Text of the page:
GodzillaGodzilla’s movements are being tracked by the Godzilla Prediction Network, a small private research group, lead by Yuji Shinoda and his daughter Io. They are accompanied by reporter Yuki Ichinose. As they exit a tunnel, they literally come face to face with the King of the Monsters. They escape by driving in reverse back through the tunnel. Godzilla continues inward from the sea, wrecking damage throughout the countryside. The three manage to stay ahead of the monster.

Meanwhile, the Crisis Control Intelligence, lead by Mitsuo Katagiri, is raising an ancient structure from deep under the sea. As they continue their studies on the ocean’s surface, Katagiri is called away to Tokai, where Godzilla is approaching a nuclear power plant. Shinoda and Katagiri have opposing goals: the head of the GPN wants to study Godzilla, the leader of CCI wants the beast killed.

The JDF arrives to defend Tokai. Officials declare that a new missile will cut through Godzilla “like crap through a goose.” Helicopters and tanks attempt to stall Godzilla with standard ordnance as he approaches the beach, but he continues to advance. The new missiles are fired at Godzilla, but have limited success. Meanwhile, the structure at sea zooms into the air. It flies slowly past Godzilla, but examines his DNA. It fires a massive energy beam at the monster, knocking him over. The two trade shots, with Godzilla using his atomic fire. He’s pushed back into the ocean, but his blast has shattered some of the rock covering the structure to reveal something metallic. Godzilla returns to the sea. It’s now believed the structure is some sort of space craft that crashed into the ocean millennia ago, and was awakened by the sunlight.

Shinoda asks Katagiri to use CCI labs to study Godzilla skin samples, and agrees to share information. He discovers that Godzilla has incredible regenerative powers and is virtually indestructible. He calls the new cell structures “Regenerator G1.” Shinoda hopes to put the information to medical purposes.

The following morning, the UFO breaks out of its stone shell and lifts off, landing at City Tower in Shinjuku. There, it downloads information about Godzilla. CCI plants bombs in City Tower, but Yuki is in the building trying to find out why the alien ship is interested in Godzilla. Shinoda dashes off to rescue her. They manage to escape as the tower comes crashing down.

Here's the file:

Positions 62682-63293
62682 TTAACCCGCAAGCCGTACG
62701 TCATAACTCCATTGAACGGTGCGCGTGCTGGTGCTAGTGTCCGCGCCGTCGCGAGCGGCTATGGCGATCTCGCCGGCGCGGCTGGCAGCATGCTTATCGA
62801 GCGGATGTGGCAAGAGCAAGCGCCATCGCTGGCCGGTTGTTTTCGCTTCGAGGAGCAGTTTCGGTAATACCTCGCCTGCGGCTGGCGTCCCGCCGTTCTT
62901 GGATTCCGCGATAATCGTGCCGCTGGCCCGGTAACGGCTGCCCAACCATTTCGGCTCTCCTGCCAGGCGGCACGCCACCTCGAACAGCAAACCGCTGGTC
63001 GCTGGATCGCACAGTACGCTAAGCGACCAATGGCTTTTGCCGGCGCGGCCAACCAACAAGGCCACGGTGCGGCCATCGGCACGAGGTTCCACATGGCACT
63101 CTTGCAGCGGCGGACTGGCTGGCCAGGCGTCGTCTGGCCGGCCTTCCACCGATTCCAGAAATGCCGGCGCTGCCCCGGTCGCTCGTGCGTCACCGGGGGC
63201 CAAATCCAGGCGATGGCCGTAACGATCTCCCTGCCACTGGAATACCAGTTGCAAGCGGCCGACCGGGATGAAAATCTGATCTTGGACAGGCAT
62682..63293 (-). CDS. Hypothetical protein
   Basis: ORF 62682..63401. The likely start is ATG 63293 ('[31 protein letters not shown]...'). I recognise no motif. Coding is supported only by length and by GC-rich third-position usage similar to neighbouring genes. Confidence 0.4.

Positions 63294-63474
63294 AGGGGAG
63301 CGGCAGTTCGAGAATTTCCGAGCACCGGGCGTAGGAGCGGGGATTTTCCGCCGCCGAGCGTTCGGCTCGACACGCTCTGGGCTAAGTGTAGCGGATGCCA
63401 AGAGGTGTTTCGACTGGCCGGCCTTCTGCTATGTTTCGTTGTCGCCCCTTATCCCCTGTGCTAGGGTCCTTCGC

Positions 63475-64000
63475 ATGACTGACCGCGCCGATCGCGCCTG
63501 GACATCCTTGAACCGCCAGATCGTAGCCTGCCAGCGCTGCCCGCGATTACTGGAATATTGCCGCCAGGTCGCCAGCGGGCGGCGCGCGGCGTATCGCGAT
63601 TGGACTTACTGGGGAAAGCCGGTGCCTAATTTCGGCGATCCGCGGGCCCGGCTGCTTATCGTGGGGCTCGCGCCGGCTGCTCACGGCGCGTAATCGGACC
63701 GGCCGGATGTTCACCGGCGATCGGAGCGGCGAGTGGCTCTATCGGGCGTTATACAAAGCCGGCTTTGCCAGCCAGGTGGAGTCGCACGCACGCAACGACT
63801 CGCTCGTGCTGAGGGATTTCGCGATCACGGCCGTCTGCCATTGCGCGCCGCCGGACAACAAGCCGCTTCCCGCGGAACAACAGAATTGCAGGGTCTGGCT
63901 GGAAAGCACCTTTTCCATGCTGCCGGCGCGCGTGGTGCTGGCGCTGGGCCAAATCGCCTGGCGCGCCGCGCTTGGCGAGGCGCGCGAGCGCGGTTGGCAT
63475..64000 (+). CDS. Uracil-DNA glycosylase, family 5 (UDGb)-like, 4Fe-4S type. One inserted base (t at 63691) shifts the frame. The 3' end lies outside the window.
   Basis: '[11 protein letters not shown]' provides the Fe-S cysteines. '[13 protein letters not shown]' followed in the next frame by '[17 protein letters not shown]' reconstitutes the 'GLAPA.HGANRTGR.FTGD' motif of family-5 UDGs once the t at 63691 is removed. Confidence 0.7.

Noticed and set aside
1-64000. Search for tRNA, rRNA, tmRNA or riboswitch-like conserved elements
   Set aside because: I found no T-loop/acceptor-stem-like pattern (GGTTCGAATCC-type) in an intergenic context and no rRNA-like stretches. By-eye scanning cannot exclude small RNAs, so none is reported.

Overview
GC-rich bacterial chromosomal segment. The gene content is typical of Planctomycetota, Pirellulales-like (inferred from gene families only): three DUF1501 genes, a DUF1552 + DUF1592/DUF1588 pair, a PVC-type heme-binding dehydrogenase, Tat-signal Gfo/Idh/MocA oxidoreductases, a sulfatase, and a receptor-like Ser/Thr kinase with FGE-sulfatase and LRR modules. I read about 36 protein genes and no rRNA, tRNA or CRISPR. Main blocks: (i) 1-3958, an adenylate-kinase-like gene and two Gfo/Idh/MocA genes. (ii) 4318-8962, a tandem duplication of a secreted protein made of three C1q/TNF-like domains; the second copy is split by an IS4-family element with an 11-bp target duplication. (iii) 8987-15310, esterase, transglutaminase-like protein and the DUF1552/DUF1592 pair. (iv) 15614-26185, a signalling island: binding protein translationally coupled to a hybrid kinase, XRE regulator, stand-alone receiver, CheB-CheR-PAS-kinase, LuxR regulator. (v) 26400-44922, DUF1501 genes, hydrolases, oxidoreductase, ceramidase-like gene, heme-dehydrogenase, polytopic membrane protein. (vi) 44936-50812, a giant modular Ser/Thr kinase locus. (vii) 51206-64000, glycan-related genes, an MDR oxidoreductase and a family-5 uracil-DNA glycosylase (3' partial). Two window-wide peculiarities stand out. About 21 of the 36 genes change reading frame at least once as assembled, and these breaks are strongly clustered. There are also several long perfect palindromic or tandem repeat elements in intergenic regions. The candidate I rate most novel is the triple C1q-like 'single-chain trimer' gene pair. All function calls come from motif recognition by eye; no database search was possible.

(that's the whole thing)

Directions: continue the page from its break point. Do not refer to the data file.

The alien ship, though, is untouched. The aliens are planning on creating their own kingdom on Earth, using Regenerator G1 to help them take new form. Godzilla arrives to do battle. The aliens subjugate Godzilla and acquire G1 cells, and create a tentacle creature with a flattened head.

Godzilla recovers from his injuries and smashes the alien ship with a nuclear blast. The G1 cells have mutated the alien into a hunchbacked monster with giant claw arms and a vaguely Godzilla-like head. It knocks Godzilla into a building with an energy blast from its shoulder. Godzilla gets up and while he’s distracted Orga telepatheically directs the remains of the ship to slam into Godzilla. The King of the Monsters gets up and begins wrestling with the mutated monster.

Orga bites Godzilla and tries to absorb more G1 cells in an attempt to become a Godzilla clone. The space monster tries to swallow Godzilla, but with his head inside the alien’s throat he uses a massive blast to destroy the creature from within. He then turns and smashes his human nemesis, Katagiri, before stomping through the city.

written by Hiroshi Kashiwabara and Wataru Mimura
directed by Takao Okawara
music by Takayuki Hattori

Human Cast: Takehiro Murata (Yuji Shinoda), Mayu Suzuki (Io Shinoda), Hiroshi Abe (Misuo Katagiri), Naomi Nishida (Yuki Ichinose)

Monster Cast: Godzilla, Orga, Mutated Orga

Notes: This begins the “Millennium” series of Godzilla movies, and is the first following the U.S.-produced Godzilla. Although there is no acknowledgment to that movie as part of the Godzilla continuity, there are several visual references to the U.S. movie, the most obvious is a recreation of the giant eye used for much of the 1998 movie’s promotion. Otherwise, the U.S. version of Godzilla 2000 is roughly eight minutes shorter than the Japanese version. Many of the alterations, and the logic behind them, are described in the audio commentary.

LogBook entry by Robert Parson